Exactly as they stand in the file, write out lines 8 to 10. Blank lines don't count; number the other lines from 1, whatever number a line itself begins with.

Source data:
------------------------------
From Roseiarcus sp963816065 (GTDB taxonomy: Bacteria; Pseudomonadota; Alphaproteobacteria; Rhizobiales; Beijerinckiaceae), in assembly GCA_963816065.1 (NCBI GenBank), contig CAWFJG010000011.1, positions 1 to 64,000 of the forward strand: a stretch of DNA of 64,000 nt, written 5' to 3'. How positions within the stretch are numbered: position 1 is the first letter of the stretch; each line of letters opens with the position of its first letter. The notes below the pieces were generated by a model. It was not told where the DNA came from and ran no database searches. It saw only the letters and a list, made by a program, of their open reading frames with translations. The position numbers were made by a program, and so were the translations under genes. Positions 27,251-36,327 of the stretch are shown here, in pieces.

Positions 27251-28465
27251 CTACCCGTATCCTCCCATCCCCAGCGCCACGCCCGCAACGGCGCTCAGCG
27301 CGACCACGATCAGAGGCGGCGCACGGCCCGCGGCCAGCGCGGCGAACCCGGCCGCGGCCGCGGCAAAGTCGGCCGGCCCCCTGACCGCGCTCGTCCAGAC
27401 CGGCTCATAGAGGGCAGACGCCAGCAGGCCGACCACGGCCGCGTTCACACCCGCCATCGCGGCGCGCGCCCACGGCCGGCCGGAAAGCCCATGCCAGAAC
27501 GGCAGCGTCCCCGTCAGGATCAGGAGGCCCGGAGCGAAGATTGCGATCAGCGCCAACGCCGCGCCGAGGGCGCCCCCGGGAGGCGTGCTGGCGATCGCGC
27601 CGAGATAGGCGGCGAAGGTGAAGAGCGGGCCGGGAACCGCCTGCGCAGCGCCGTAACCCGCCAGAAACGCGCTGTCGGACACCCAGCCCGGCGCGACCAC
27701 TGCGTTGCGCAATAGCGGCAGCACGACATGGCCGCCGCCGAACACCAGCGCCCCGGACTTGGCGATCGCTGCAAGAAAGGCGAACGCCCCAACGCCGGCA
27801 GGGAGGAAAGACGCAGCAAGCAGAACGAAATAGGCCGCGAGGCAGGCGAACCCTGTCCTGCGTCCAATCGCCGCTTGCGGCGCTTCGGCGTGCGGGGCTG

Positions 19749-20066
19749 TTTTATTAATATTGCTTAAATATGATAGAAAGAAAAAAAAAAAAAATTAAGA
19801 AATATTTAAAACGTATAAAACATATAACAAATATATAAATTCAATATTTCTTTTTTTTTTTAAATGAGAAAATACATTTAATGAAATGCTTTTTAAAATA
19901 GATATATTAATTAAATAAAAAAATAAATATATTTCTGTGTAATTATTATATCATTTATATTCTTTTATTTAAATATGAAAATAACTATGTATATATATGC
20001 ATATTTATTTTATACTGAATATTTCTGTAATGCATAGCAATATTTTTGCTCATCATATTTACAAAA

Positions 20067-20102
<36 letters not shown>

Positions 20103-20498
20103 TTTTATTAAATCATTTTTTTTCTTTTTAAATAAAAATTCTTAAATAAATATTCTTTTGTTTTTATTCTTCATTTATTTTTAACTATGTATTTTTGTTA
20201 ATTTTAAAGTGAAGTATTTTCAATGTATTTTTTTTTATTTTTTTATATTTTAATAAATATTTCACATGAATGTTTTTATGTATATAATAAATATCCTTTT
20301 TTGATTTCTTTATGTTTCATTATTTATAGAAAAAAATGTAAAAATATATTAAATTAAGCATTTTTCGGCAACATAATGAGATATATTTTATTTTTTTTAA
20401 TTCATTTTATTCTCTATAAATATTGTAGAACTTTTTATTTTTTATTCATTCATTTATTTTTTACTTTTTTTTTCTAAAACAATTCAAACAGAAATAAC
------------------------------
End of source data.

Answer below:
27701 TGCGTTGCGCAATAGCGGCAGCACGACATGGCCGCCGCCGAACACCAGCGCCCCGGACTTGGCGATCGCTGCAAGAAAGGCGAACGCCCCAACGCCGGCA
27801 GGGAGGAAAGACGCAGCAAGCAGAACGAAATAGGCCGCGAGGCAGGCGAACCCTGTCCTGCGTCCAATCGCCGCTTGCGGCGCTTCGGCGTGCGGGGCTG

Positions 19749-20066